Recovery in Sub-Saharan Africa (SSA) remained weak in 2018 amid sluggish growth in Nigeria, South Africa, and Angola – the three largest economies in the region.
Looking ahead, the IMF projects growth in the region to rise to 3.3% in 2019, reflecting a rebound in oil production in Nigeria and Angola, but a heavy reliance on oil leaves both economies exposed to external shocks. Economic activity in South Africa is expected to remain subdued, as high unemployment and slow credit growth weigh on household demand, and fiscal consolidation limits government spending.
Additionally, uncertainties around land expropriation without compensation policy may drag the South African economy further.
Notably, about half of all the countries in Africa are scheduled for one election or the other in 2019. This may weigh on foreign investment in these countries, especially as the perceived political risk heightens. Nonetheless, the implementation of the Africa Continental Free Trade Area (AfCFTA), on further ratification by individual member countries, portends a positive outlook for the overall region in 2019. If ratified, the agreement is expected to result in the largest free-trade area in terms of participating countries since the formation of the World Trade Organization.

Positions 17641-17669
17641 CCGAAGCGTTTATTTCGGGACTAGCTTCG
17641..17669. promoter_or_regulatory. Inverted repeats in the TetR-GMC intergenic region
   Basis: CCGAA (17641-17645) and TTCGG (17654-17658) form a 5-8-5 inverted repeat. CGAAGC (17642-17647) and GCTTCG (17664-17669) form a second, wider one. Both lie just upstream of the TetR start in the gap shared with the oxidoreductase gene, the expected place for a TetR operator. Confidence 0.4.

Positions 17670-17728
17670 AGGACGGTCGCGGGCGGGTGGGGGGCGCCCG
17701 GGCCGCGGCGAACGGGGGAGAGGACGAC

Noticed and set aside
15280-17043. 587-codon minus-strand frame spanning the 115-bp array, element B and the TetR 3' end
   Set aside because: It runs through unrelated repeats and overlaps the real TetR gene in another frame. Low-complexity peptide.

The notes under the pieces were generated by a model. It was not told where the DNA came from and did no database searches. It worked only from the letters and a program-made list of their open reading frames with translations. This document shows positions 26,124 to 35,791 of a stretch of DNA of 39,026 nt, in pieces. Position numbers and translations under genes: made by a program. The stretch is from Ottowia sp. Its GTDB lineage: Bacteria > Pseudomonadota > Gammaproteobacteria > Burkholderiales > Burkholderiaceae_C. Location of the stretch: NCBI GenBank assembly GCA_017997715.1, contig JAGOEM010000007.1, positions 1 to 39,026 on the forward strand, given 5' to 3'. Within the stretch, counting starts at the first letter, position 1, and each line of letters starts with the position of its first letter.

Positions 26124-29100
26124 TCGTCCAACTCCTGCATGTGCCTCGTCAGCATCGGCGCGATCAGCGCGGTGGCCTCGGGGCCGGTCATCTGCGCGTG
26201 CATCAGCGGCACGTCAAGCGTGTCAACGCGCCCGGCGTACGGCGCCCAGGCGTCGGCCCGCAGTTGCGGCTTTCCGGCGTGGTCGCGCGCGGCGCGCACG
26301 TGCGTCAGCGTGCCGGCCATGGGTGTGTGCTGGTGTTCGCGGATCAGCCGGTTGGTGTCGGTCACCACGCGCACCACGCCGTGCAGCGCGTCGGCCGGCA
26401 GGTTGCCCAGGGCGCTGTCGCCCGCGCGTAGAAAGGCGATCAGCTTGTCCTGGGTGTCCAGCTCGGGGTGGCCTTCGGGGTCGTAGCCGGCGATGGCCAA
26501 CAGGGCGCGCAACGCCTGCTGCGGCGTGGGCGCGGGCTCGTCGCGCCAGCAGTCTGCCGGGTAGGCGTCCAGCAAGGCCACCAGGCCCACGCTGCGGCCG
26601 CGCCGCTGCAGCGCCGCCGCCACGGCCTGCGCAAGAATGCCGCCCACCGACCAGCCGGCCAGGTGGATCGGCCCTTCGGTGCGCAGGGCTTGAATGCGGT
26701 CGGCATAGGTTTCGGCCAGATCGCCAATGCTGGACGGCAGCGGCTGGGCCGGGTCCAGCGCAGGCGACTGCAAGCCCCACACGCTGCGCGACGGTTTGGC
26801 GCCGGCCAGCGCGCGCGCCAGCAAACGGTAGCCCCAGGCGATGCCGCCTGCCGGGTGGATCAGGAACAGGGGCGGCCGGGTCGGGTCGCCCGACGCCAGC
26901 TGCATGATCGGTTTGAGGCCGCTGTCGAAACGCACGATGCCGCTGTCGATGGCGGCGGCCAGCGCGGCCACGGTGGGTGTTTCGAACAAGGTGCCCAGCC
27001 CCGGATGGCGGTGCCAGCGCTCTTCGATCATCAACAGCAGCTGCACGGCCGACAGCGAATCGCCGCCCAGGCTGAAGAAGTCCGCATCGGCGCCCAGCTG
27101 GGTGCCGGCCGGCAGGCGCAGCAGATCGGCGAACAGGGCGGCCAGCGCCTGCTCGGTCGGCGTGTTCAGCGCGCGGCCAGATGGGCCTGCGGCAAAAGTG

UNITED CAPITAL RESEARCH